Though a single gallon of gas in the Randian dystopia costs as much as ten gallons today, and there’s a deep depression on, yet subways are full of commuters, stock markets are trading, stores are full of stuff to buy and TV and newspapers continue to pump out the news. People still come to work everyday in shiny glass office towers.
But if gas were really nearly $40 a gallon, we’d be lucky if the United States still existed as a country. We’d be lucky if civil order hadn’t yet given way to armies of mutant zombie bikers on the streets. Not to mention little things like the electrical grid, food supply and any transportation besides mule cart. And mutant zombie bike, of course.
Free energy, perpetual motion department
After they build their high-speed train, Dagny and Henry, the heroine and hero of the story, go in search of a tantalizing invention that could make them millions and solve America’s energy and transportation problems, a prototype engine that runs on electricity from the air. After a nationwide search, they locate the prototype just sitting on a shelf!
Turns out, it’s a type of perpetual-motion machine. But it was lost when its manufacturer, a factory in Wisconsin (sadly, only in a right-wing dystopia does America still have any domestic manufacturing left), went bankrupt because Commie fellow-traveling management got the idea to flatten the wage scale and pay everybody the same. So the smart, hard-working people left and the whole place went to hell.
For a supply-sider, it’s a good thing American companies would never try anything that crazy. In fact, they’ve been going in the exact opposite direction for fifty years — paying their CEOs and top managers ever more and more, in some cases hundreds of times more than a line worker. They’ve also been moving American jobs to China. But no mention of that in the film.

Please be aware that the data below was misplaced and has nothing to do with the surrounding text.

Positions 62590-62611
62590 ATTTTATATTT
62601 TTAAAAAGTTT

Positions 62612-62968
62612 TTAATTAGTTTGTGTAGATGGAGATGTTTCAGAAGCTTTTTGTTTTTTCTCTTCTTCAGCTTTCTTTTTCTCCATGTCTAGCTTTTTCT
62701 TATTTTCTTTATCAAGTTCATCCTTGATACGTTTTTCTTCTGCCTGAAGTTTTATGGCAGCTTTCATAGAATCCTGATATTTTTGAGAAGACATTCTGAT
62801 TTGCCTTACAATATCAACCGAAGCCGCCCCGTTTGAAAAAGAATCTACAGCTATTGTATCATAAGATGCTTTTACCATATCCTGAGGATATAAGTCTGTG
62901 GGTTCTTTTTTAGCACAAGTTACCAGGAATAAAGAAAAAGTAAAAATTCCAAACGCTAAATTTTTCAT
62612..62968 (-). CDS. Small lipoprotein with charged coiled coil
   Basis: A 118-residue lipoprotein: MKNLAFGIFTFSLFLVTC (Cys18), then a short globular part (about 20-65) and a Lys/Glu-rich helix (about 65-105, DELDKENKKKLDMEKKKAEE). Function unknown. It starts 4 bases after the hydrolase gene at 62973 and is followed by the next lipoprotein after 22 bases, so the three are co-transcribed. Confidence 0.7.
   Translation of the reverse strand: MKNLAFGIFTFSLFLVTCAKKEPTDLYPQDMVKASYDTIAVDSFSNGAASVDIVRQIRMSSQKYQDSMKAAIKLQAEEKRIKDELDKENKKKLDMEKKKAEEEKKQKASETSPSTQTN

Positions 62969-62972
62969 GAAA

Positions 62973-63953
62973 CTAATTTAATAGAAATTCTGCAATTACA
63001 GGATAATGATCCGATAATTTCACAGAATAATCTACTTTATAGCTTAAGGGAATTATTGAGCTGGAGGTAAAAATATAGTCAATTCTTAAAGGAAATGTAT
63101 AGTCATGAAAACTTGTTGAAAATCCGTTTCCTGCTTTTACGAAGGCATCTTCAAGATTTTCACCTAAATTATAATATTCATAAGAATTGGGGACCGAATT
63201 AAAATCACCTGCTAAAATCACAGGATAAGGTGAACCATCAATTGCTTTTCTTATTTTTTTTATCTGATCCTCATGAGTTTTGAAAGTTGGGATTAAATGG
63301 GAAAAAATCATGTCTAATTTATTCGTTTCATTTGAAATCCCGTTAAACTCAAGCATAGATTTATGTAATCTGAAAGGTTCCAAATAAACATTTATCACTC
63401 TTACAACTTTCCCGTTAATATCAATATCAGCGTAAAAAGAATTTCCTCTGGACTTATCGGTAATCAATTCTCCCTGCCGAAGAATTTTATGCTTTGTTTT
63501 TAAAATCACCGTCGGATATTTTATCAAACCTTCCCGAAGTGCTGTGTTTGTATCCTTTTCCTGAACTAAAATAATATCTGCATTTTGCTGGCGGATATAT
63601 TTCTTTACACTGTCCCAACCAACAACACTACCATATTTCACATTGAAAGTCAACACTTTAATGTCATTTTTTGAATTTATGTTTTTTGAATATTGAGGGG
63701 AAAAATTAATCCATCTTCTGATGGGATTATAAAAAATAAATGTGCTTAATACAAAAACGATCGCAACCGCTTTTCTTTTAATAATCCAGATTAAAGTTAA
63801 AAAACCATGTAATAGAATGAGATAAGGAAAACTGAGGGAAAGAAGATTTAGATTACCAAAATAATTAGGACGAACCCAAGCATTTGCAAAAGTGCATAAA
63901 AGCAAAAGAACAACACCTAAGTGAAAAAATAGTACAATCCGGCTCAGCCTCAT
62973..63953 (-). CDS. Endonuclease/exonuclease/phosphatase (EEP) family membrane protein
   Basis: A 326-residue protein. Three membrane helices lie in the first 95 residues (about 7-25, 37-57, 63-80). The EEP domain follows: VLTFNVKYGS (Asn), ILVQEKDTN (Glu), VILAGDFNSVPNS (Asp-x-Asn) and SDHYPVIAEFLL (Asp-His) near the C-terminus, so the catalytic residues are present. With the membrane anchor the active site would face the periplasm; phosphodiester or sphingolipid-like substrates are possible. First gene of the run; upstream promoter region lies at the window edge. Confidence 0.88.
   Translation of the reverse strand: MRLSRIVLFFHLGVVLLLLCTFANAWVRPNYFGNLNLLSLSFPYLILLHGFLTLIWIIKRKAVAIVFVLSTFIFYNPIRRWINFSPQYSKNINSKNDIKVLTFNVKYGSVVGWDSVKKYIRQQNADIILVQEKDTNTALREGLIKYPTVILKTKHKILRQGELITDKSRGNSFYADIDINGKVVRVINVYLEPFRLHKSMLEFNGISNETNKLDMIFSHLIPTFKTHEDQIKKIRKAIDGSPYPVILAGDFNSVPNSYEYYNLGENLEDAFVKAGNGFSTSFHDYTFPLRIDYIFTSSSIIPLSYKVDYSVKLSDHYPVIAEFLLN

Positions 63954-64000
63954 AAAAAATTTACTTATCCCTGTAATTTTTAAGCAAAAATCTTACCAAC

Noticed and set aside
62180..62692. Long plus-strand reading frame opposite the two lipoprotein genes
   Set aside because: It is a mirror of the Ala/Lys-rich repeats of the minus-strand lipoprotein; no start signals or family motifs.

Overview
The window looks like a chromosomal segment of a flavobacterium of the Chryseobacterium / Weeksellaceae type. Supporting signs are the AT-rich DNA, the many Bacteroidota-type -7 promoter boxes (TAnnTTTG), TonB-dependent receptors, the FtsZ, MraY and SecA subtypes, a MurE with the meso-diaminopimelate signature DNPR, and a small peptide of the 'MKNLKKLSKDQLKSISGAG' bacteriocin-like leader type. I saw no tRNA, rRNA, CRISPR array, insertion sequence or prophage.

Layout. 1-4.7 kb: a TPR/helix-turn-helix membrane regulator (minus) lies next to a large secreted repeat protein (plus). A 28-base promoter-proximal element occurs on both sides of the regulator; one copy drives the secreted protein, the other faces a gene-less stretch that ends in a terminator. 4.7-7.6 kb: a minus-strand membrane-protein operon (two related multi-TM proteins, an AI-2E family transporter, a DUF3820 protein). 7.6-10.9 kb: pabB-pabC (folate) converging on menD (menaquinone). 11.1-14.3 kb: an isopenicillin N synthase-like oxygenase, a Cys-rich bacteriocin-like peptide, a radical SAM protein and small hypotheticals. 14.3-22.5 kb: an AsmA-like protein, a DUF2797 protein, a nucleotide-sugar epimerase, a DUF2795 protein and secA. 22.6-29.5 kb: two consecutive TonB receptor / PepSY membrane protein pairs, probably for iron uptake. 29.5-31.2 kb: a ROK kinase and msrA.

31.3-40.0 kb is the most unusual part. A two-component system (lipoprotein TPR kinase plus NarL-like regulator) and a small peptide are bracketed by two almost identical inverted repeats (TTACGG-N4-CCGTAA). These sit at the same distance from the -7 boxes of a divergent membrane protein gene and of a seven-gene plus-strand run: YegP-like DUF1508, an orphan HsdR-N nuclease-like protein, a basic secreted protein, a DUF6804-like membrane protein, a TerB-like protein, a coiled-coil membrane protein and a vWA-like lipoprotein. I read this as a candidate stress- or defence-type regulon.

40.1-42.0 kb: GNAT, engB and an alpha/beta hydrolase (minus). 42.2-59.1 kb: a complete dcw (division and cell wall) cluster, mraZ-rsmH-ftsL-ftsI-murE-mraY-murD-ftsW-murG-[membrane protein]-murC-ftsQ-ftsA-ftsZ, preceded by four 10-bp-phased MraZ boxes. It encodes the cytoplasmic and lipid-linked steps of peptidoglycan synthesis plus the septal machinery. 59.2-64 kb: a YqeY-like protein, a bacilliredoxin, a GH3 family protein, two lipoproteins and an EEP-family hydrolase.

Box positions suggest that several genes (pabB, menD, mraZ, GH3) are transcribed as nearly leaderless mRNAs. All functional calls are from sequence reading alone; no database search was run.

Keep your friends close and your oil closer
In a climax that would be touching if you were raised from birth in an barrel of crude, the film’s final scene (spoiler alert!) depicts beautiful heroine Dagny dropping to her knees and screaming, as if she had just stumbled upon Freddie Kruger with a bloody saw in one hand and a headless face in the other.
Why? Oil tycoon Ellis Wyatt had just been recruited to John Galt’s secret society of supply-side saints, and as a Parthian shot, he had set his own oil refinery afire, leaving a sign reading “Nyah, nyah, nyah, nyah, nyah” (I think it really said something like “This is how I found it. It’s all yours now”). The craziest part is that Wyatt built his Queen Anne-style macro-mansion right next door to his refinery with a great view of methane flares against the night sky.